Predicting Couple Therapy Dropouts in Veteran Administration Medical Centers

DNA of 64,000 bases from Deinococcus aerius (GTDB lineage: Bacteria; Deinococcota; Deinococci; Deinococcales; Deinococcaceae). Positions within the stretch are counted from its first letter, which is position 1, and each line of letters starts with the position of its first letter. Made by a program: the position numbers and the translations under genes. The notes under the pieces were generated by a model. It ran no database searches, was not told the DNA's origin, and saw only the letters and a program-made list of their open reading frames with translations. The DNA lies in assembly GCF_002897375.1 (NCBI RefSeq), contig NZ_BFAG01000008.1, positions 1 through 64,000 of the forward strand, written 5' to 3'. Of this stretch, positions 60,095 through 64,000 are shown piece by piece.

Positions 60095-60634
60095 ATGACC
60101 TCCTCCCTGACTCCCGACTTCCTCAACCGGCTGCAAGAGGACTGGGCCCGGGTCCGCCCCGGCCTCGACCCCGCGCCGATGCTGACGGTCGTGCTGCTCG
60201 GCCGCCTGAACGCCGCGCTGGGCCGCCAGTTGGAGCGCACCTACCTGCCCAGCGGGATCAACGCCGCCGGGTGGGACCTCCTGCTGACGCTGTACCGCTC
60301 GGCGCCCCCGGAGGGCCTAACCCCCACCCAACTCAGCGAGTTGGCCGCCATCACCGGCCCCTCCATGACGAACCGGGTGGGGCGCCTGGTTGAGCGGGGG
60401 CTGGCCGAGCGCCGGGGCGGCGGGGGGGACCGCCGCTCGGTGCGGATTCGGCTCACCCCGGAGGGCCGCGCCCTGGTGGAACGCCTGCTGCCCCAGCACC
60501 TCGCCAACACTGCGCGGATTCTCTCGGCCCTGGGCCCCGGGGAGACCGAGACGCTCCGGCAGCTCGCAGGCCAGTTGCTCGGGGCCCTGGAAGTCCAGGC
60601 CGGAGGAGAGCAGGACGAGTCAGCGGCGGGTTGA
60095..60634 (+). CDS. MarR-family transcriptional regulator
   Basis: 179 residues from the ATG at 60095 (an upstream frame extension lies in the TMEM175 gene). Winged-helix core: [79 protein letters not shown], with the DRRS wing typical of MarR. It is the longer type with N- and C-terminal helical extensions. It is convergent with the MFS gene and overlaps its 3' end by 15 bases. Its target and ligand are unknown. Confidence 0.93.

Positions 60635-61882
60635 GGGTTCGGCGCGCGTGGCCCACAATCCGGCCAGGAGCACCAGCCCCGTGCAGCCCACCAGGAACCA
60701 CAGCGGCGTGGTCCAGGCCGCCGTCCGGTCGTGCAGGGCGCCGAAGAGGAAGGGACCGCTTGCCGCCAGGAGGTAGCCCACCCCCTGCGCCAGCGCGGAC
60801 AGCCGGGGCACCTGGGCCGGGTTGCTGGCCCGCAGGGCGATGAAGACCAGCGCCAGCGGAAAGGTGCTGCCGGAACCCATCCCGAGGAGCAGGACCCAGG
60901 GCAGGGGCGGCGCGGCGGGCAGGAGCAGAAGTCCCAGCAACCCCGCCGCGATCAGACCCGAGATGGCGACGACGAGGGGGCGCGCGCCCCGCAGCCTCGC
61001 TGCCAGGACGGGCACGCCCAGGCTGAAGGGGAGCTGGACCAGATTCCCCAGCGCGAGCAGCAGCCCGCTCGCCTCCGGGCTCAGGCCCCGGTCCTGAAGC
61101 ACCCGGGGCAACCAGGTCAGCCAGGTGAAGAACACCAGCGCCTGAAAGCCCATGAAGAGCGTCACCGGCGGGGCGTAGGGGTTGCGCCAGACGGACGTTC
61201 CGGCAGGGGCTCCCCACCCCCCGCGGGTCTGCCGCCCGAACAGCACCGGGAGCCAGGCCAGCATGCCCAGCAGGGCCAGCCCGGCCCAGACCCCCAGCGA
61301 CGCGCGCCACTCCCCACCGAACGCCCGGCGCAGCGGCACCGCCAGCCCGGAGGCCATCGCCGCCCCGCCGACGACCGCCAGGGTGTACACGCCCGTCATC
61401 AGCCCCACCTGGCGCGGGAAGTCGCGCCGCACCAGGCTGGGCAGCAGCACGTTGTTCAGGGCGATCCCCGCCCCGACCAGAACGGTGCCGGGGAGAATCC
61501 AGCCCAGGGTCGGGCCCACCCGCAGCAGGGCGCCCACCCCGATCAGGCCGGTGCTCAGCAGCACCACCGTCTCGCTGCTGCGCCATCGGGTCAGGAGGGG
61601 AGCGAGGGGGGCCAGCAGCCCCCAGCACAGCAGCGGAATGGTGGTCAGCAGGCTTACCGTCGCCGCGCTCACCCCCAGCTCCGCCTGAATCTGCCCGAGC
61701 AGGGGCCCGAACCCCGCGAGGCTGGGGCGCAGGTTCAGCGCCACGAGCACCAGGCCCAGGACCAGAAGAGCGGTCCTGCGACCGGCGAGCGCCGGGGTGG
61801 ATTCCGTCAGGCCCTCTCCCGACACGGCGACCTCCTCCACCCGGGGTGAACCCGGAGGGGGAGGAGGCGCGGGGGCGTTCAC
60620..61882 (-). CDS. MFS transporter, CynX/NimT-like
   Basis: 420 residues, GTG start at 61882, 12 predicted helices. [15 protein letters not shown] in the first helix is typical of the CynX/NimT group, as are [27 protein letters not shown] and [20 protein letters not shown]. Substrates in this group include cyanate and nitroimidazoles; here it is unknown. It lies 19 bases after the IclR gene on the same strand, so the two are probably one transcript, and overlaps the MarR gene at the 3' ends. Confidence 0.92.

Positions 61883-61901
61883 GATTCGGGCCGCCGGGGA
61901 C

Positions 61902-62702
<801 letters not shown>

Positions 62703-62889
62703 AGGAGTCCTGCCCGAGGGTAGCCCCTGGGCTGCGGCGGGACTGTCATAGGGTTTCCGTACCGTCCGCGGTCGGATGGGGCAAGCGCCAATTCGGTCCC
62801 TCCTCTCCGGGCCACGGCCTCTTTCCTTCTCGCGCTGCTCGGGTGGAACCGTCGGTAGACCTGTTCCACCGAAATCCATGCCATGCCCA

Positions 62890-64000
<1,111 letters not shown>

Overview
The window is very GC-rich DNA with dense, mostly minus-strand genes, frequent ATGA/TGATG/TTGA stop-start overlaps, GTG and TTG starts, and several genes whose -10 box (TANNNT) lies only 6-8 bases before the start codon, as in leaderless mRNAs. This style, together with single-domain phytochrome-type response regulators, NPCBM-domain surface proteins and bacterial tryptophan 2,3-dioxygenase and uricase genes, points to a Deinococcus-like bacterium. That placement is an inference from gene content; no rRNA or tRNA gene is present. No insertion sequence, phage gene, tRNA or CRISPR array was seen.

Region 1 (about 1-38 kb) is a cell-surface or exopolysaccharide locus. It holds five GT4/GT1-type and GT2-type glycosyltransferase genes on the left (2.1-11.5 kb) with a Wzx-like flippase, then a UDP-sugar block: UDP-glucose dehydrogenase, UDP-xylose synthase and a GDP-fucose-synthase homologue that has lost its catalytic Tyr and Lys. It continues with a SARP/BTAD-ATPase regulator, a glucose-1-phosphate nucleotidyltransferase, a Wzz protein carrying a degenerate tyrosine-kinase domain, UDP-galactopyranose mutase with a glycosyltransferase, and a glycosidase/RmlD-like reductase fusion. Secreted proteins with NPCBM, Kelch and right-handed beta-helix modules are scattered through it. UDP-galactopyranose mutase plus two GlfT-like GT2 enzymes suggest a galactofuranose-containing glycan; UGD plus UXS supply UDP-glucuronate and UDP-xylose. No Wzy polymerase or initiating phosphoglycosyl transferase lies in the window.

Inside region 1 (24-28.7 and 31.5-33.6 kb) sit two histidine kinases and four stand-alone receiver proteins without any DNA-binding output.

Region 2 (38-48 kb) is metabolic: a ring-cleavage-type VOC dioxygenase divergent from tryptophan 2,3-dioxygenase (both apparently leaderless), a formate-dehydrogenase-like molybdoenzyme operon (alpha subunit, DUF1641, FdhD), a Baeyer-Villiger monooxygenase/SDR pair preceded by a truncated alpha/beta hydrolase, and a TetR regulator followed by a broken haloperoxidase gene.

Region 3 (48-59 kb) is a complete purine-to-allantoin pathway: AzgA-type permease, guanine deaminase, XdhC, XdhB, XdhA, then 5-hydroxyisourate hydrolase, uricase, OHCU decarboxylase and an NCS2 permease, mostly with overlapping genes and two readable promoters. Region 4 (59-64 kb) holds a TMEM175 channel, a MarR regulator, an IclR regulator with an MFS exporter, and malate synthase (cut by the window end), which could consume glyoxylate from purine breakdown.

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The present study examined predictors of couple therapy dropout in the VA medical centers using six different dropout criteria. The most accurate dropout definitions included using a statistical modeling procedure to determine whether the client's rate of change at the final session was greater than average of change for all clients; clients who were still demonstrating gains greater than the average rate of change at the final session were considered to have terminated prematurely. A total of 177 couples (354 individuals) who sought therapy in the VA medical centers in Charleston, SC and San Diego, CA were examined. With a few exceptions, demographic variables generally did not predict dropout. A couple's relationship adjustment and response to conflict were significant predictors of dropout. The content of therapy sessions predicted dropout only when dropout was defined, at least in part, by client's rate of change at the final session, suggesting that such methods of defining premature termination are the most sensitive to the therapy process. Therapists' characteristics, including gender and level of experience, did not predict dropout across all six definitions of dropout.